The kipping pull up, on the other hand, uses a sharp snap of the hips to generate upward momentum, allowing the upper body to do significantly less work while distributing the load throughout the rest of the body. Q:  Why would you want to do pull ups in the first place? A:  Because a properly executed pull up will strengthen many of the muscles in your upper body, and wikipedia says they’re good for you.   Or you could just read about them here or here or here.  Heck, Google it.  Point is, they’re essentially concentrated upper body awesomeness in exercise form. Q: Given all that, why would you want to kip? A:  Because, relative to strict pull ups:
  • it’s faster
  • it allows for a greater volume of work to be done in a given time
  • it allows people who aren’t able to do a lot of (or a single) strict pullups to enjoy some of the benefits of pullups.
  • it is a large-scale, total body movement which requires coordination, power and timing.
What’s not to love, right? Here’s where things get interesting.  Properly executed, kipping pull ups aren’t necessarily evil.  There, I said it.  It might surprise some of you to know that I’m not completely anti-kipping.  In fact, I want everyone in my gym to be able to do kipping pull ups whenever they choose to.  Whaaaaa???  (I know, right?).  Why would I write that when I tell people not to kip? Because if everyone could kip, that would mean that everyone had achieved the requisite strength, flexibility, and coordination to safely and effectively utilize the kip when needed.  In other words, we have chosen to enforce a rule requiring a certain level of strength and mechanical efficiency before allowing the kipping pull up to be used. In the end, it comes down to a cost/benefit analysis.  On the plus side is the massively increased speed (and higher repetitions) which kipping allows.  Let’s face it, if you are at all interested in competing in CrossFit events, you are going to have to be able to kip. On the negative side is the increased potential for injury and the huge potential for just plain crappy movement to occur.  Let’s examine each of these in turn.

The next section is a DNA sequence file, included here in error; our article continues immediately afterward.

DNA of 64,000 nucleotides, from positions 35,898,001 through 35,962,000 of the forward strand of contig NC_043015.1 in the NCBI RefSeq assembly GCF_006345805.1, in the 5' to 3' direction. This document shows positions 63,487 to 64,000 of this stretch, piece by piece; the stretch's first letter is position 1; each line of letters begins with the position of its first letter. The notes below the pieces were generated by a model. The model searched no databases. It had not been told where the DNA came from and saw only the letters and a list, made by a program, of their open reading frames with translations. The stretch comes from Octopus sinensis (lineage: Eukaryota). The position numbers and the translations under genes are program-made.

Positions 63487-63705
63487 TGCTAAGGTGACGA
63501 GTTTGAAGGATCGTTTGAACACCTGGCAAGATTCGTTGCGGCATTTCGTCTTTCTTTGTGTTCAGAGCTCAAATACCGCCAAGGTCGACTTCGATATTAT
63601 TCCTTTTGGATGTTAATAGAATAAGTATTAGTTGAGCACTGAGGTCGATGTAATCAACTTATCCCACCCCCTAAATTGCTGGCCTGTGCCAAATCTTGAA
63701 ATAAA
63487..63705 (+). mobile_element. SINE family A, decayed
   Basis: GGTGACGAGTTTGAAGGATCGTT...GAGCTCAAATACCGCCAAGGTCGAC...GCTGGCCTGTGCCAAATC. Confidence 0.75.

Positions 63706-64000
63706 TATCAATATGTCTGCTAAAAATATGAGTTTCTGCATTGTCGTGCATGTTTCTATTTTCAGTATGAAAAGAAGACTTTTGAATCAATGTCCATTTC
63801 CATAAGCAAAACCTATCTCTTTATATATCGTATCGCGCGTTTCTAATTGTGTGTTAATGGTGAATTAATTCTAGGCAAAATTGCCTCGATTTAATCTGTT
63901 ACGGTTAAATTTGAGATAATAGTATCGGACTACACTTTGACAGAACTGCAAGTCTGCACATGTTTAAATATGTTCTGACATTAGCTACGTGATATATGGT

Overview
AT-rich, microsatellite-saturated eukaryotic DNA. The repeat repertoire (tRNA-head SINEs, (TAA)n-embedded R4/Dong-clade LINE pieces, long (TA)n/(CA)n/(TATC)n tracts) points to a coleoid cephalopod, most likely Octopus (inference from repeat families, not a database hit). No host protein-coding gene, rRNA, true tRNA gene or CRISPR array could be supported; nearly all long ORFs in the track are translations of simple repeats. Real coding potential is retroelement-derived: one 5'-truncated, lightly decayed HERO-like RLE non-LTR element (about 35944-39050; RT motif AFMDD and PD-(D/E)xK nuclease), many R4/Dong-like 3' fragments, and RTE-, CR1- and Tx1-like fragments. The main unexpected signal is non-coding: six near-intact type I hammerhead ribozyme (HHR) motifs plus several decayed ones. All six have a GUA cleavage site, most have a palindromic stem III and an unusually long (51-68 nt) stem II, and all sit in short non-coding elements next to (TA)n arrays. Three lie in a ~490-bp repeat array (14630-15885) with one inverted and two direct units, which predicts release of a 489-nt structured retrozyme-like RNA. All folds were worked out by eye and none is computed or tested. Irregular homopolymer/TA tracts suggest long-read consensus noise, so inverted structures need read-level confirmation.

Kipping pull ups have been blamed for (or at least associated with) shoulder injuries for a while now, particularly SLAP tears (Superior Labral tear, Anterior to Posterior).  Don’t take my word for it, check for yourself (Google has a nice selection).  This type of injury is common with overhead throwing athletes (e.g., Baseball or Volleyball), or from a fall onto an outstretched arm.  If you look at the position of the shoulder/arm at the front of a kip, it’s similar to a throwing position. [caption id=”attachment_4168” align=”alignnone” width=”250” caption=”via CrossFit Kinetics”]via CrossFit Kinetics[/caption]